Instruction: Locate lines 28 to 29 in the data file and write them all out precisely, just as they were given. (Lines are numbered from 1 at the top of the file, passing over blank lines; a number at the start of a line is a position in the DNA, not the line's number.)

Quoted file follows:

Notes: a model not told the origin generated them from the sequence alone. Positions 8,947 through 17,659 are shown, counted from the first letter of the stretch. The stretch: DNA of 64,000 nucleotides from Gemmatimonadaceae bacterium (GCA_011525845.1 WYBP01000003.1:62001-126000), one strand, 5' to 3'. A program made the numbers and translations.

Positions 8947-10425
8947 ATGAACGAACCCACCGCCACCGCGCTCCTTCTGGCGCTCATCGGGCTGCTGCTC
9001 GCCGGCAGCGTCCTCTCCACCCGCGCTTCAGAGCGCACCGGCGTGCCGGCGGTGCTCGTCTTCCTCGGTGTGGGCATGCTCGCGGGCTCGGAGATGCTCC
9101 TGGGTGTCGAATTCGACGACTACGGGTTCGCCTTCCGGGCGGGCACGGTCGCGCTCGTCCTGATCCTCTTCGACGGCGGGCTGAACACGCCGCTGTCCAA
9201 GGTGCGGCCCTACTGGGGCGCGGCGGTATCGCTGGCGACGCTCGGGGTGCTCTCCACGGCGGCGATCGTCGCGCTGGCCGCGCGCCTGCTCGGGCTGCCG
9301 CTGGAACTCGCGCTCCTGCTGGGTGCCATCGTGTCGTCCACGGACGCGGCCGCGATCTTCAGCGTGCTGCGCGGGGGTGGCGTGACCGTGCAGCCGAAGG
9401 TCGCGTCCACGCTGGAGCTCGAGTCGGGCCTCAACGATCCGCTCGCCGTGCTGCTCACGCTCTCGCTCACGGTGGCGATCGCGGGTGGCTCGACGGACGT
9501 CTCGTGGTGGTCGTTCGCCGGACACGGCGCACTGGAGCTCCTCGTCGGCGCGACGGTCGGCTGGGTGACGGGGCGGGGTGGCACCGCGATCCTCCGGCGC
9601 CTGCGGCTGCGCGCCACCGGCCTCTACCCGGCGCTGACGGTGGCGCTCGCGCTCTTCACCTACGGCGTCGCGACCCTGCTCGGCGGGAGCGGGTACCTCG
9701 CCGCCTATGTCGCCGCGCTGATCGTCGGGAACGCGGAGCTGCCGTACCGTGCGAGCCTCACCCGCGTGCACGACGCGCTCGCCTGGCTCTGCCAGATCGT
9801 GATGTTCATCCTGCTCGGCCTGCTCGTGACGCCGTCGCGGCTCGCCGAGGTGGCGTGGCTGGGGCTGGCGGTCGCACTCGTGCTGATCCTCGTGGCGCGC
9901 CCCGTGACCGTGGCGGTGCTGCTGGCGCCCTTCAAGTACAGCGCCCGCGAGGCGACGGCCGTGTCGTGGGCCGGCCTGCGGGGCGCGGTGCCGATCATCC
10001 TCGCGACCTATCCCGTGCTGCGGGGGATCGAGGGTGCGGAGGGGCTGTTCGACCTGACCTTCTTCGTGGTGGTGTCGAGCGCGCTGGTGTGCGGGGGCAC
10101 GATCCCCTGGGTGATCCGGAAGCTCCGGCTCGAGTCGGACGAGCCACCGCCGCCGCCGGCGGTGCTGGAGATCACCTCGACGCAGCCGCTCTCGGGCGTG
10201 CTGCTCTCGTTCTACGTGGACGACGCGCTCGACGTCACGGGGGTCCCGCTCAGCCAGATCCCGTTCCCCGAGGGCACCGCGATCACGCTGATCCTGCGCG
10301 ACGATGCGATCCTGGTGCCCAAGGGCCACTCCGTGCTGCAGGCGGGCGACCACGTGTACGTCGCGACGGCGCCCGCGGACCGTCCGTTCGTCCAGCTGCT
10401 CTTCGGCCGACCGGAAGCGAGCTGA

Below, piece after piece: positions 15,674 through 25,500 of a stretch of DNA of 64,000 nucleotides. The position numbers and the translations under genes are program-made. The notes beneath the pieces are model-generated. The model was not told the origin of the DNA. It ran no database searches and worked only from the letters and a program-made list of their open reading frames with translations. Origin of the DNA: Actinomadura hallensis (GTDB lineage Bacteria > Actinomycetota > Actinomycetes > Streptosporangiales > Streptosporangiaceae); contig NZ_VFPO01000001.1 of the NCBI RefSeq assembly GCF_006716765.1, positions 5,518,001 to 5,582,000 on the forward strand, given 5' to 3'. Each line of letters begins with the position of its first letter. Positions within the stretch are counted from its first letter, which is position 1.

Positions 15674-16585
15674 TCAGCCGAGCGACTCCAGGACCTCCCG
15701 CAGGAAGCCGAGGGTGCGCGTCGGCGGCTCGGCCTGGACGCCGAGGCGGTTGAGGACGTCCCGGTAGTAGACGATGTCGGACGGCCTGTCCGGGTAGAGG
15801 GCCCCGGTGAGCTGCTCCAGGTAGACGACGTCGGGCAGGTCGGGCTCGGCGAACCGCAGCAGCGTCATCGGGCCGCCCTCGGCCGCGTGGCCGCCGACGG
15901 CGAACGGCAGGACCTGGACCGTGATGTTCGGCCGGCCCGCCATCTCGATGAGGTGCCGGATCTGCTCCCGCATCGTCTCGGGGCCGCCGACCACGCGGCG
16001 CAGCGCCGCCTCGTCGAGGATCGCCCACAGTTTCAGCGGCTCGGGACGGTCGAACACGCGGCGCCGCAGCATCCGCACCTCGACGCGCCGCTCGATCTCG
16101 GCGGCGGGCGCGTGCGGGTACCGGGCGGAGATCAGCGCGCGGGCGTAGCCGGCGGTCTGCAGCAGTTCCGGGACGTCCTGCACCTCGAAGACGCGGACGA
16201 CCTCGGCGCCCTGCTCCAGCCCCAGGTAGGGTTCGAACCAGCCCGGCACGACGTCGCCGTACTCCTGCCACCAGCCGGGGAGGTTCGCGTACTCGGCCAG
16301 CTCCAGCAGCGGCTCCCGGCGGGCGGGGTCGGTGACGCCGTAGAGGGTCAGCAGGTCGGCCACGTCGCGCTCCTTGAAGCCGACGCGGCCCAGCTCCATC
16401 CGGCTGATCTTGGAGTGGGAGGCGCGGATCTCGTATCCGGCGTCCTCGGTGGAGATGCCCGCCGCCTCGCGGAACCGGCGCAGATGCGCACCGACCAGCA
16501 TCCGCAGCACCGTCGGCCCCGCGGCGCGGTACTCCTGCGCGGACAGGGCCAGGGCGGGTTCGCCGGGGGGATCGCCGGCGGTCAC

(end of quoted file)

16301 CTCCAGCAGCGGCTCCCGGCGGGCGGGGTCGGTGACGCCGTAGAGGGTCAGCAGGTCGGCCACGTCGCGCTCCTTGAAGCCGACGCGGCCCAGCTCCATC
16401 CGGCTGATCTTGGAGTGGGAGGCGCGGATCTCGTATCCGGCGTCCTCGGTGGAGATGCCCGCCGCCTCGCGGAACCGGCGCAGATGCGCACCGACCAGCA